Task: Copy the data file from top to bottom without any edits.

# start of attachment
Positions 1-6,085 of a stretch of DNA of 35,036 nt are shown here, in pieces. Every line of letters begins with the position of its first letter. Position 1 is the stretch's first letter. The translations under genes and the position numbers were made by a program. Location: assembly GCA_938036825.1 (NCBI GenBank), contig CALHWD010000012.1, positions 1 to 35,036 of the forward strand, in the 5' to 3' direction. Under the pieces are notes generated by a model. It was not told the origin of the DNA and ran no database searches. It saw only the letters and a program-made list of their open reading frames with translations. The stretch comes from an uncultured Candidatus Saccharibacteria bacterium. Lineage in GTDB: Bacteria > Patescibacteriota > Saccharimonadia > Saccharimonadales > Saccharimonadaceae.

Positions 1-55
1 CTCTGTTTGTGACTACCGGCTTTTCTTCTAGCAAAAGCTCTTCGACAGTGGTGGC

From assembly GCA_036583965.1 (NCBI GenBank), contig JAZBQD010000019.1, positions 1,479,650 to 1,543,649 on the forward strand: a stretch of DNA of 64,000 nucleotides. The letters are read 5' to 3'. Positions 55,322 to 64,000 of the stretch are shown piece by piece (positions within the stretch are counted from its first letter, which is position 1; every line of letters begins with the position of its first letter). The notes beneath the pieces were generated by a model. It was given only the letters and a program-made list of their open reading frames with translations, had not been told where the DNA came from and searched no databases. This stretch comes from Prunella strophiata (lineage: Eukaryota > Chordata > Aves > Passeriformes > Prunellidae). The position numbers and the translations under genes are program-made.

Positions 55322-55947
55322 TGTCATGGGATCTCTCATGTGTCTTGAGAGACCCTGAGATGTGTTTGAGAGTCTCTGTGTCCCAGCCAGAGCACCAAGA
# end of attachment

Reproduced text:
Positions 1-6,085 of a stretch of DNA of 35,036 nt are shown here, in pieces. Every line of letters begins with the position of its first letter. Position 1 is the stretch's first letter. The translations under genes and the position numbers were made by a program. Location: assembly GCA_938036825.1 (NCBI GenBank), contig CALHWD010000012.1, positions 1 to 35,036 of the forward strand, in the 5' to 3' direction. Under the pieces are notes generated by a model. It was not told the origin of the DNA and ran no database searches. It saw only the letters and a program-made list of their open reading frames with translations. The stretch comes from an uncultured Candidatus Saccharibacteria bacterium. Lineage in GTDB: Bacteria > Patescibacteriota > Saccharimonadia > Saccharimonadales > Saccharimonadaceae.

Positions 1-55
1 CTCTGTTTGTGACTACCGGCTTTTCTTCTAGCAAAAGCTCTTCGACAGTGGTGGC

From assembly GCA_036583965.1 (NCBI GenBank), contig JAZBQD010000019.1, positions 1,479,650 to 1,543,649 on the forward strand: a stretch of DNA of 64,000 nucleotides. The letters are read 5' to 3'. Positions 55,322 to 64,000 of the stretch are shown piece by piece (positions within the stretch are counted from its first letter, which is position 1; every line of letters begins with the position of its first letter). The notes beneath the pieces were generated by a model. It was given only the letters and a program-made list of their open reading frames with translations, had not been told where the DNA came from and searched no databases. This stretch comes from Prunella strophiata (lineage: Eukaryota > Chordata > Aves > Passeriformes > Prunellidae). The position numbers and the translations under genes are program-made.

Positions 55322-55947
55322 TGTCATGGGATCTCTCATGTGTCTTGAGAGACCCTGAGATGTGTTTGAGAGTCTCTGTGTCCCAGCCAGAGCACCAAGA